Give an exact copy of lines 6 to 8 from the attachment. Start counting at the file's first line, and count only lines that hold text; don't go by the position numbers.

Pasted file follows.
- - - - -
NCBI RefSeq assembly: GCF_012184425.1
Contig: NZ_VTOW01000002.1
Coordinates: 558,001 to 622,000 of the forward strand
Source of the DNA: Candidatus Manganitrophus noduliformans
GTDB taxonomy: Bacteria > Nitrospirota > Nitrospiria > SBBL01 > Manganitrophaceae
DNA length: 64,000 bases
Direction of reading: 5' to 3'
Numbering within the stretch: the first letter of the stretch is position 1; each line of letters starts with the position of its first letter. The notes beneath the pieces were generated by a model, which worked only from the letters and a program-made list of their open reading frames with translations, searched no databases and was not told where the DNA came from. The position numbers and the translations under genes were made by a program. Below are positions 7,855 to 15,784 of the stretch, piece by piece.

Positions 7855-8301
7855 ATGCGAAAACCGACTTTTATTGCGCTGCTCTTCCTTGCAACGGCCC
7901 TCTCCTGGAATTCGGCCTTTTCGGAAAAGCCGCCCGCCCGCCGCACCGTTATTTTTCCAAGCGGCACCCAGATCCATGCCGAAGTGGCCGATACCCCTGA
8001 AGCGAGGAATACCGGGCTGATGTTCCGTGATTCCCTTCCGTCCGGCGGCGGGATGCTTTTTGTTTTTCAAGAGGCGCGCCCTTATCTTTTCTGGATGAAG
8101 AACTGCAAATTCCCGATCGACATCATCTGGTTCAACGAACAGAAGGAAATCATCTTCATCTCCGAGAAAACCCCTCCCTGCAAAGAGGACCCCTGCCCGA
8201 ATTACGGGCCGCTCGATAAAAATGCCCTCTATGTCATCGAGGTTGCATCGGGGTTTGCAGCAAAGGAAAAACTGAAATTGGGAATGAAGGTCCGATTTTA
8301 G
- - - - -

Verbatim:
DNA length: 64,000 bases
Direction of reading: 5' to 3'
Numbering within the stretch: the first letter of the stretch is position 1; each line of letters starts with the position of its first letter. The notes beneath the pieces were generated by a model, which worked only from the letters and a program-made list of their open reading frames with translations, searched no databases and was not told where the DNA came from. The position numbers and the translations under genes were made by a program. Below are positions 7,855 to 15,784 of the stretch, piece by piece.